Under private investigation

An increasing number of local authorities are turning to detective agencies to acquire evidence that can lead to unruly and antisocial tenants being evicted from council estates, says Anna Moore
Click to follow
The Independent Culture
The pin-hole camera picks up the man knocking on the door of a council flat. The fuzzy edge of the circular image lends a covert feel to the scene, which is being taped for use as evidence. The on-screen time stamp ticks over as the bearded man bends to call through the letter- box. A moment later a man opens the door and ushers in the visitor. Is this a buyer visiting his drug dealer? Or just one friend calling on another?

"We don't know if it's drugs or not," says Phil McLoughlin, a private investigator. He is standing inside a cupboard in an empty flat, a few floors up in a council tower block in Salford, Manchester. The spy camera is focused through a hole Phil drilled through the wall and into a door frame on the landing a few weeks ago.

The time-lapse video monitors the flat 24 hours a day. A neighbour has complained of slamming doors at all times of the day and night. The council has to check the allegation and gather evidence to use in court, if necessary. The complainant is too scared to testify against the tenants, so the council is using private detectives to search for information.

Phil works for Burgess PDQ, a detective agency that his father, Steve, runs from a three-room office suite near Manchester's main shopping area. The agency's first taste of council work came 18 months ago when Salford wanted to gather information on a nuisance case. Since then the agency has investigated cases involving drugs, noise, harassment and car crime.

Not all the work is done with video. Some jobs require stake-outs, which can be dangerous. Phil says his car has been rammed after his cover slipped. "I've been smacked a few times," he says.

So far Salford has had 12 courtroom successes. To stop antisocial behaviour quickly, the council usually seeks injunctions, which take only a few days to a fortnight to obtain, while evictions can take up to a year.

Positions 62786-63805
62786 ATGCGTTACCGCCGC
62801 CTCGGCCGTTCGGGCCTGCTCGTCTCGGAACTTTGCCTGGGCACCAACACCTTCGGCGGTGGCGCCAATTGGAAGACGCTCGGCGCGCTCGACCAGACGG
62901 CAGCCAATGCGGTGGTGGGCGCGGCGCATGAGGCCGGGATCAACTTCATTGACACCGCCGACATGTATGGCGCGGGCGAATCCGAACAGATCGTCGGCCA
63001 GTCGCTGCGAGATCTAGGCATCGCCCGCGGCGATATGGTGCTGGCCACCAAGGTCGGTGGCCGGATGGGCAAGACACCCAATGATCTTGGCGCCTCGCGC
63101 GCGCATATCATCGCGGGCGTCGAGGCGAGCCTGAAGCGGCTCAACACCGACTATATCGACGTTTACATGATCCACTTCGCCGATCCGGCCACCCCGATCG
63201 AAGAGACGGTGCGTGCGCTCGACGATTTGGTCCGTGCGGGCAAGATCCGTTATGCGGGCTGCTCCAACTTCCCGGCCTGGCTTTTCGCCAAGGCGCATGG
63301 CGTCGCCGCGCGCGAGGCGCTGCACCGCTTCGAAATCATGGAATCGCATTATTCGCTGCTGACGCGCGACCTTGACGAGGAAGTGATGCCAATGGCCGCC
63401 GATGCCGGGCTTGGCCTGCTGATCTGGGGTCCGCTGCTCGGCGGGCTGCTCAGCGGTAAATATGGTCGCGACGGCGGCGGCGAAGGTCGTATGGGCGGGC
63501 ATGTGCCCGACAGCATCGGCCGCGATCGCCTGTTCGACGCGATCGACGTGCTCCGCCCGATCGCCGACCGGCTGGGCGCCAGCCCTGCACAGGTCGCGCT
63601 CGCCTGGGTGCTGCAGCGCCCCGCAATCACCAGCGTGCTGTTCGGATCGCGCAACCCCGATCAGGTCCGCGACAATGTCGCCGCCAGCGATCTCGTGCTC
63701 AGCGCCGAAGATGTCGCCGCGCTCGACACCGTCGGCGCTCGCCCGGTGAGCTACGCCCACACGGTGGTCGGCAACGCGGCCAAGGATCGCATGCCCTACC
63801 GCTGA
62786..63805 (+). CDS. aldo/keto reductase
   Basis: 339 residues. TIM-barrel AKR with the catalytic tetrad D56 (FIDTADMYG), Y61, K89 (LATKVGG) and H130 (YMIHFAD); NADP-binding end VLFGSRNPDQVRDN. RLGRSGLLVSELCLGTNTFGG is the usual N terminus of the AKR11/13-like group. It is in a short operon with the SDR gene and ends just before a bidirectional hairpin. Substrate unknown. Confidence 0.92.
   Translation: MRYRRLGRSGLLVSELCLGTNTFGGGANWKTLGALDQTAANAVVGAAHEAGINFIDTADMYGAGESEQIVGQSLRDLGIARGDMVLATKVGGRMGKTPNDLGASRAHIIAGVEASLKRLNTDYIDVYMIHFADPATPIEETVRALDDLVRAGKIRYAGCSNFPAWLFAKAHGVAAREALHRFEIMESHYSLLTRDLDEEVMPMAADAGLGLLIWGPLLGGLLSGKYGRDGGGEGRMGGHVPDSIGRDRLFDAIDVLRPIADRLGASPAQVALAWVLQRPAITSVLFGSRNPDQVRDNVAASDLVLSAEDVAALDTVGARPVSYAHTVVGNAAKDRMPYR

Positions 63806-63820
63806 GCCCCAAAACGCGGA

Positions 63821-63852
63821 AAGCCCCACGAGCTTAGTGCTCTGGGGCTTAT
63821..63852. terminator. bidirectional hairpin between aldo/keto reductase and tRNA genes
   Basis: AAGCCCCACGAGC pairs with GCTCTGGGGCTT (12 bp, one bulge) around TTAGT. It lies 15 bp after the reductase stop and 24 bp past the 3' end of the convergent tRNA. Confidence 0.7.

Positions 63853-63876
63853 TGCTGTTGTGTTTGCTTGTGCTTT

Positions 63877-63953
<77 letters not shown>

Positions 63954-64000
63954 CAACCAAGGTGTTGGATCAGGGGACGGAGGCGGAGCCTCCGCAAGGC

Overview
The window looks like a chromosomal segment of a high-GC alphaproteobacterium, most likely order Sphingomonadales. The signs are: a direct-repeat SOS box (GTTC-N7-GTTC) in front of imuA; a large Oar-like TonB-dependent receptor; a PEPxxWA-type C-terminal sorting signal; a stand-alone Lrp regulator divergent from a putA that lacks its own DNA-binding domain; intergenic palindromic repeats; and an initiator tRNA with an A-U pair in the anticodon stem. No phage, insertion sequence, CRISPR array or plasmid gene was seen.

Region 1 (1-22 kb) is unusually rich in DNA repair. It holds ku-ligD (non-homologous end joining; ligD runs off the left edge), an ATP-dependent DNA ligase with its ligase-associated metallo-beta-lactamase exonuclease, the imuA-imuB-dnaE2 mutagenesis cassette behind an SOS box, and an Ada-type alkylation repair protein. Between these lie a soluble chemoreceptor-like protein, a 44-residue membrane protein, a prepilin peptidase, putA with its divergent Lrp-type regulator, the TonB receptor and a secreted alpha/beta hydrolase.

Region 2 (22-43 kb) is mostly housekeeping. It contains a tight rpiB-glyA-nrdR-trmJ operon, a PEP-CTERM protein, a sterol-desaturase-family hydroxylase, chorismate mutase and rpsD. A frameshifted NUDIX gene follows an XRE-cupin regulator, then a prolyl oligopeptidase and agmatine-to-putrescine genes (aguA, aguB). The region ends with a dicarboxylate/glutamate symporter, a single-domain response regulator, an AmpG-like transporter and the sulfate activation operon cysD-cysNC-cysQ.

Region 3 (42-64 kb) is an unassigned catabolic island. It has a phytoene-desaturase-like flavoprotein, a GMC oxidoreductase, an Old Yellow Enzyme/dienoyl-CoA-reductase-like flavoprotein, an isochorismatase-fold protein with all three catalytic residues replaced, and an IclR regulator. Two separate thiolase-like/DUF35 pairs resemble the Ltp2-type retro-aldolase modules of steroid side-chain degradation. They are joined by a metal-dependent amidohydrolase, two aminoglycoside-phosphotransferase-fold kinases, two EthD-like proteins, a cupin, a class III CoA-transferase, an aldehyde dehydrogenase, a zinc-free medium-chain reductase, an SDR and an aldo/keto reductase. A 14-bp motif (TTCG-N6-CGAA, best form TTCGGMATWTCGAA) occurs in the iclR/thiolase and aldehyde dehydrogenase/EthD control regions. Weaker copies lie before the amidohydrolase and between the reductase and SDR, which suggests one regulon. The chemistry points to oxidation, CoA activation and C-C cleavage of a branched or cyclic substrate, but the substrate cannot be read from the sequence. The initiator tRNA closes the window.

Sunderland council's housing committee pioneered the use of private detectives to act as "professional witnesses" in the Hylton Castle part of the city in 1993. The area has its problems - car theft, domestic disputes, general disorder and unemployment. On the estate's Cockermouth Road, three households were alleged to be causing a nuisance - rowdiness, abuse, threatening behaviour. Nothing serious, but enough to make the lives of some tenants a misery.

The council moved investigators into the street and used their testimony to win an eviction order on 13 September 1993 against Claire Mendonca, then 19, her then four-year-old daughter, and her boyfriend, Gavin Raine, also 19. A month later, they became the first tenants in England to be turfed out by a council on the evidence of private detectives.

Gavin Raine claims the private investigator lied or gave incorrect evidence in court, although he says some of the allegations were true. He says the court had just the word of the private detective against his and that of Claire Mendonca. "They didn't know if the detective was lying or we were," he says. But the court believed the detective, reinforcing the belief that a "professional witness" is an impartial witness.

An increasing number of local authorities are using private investigators as professional witnesses. So far five have followed Sunderland - Salford, Manchester, Southwark, Lewisham and Stoke. Blyth Valley ran a pilot in April last year, and Bury, Leeds and Coventry have just given the go-ahead, but have yet to allocate their first cases.

Newcastle under Lyme is inviting tenders and Wirral is talking to investigation agencies. Knowsley and Merton are considering the idea. John Craggs, assistant director of housing at Sunderland, says more than 100 councils have shown an interest.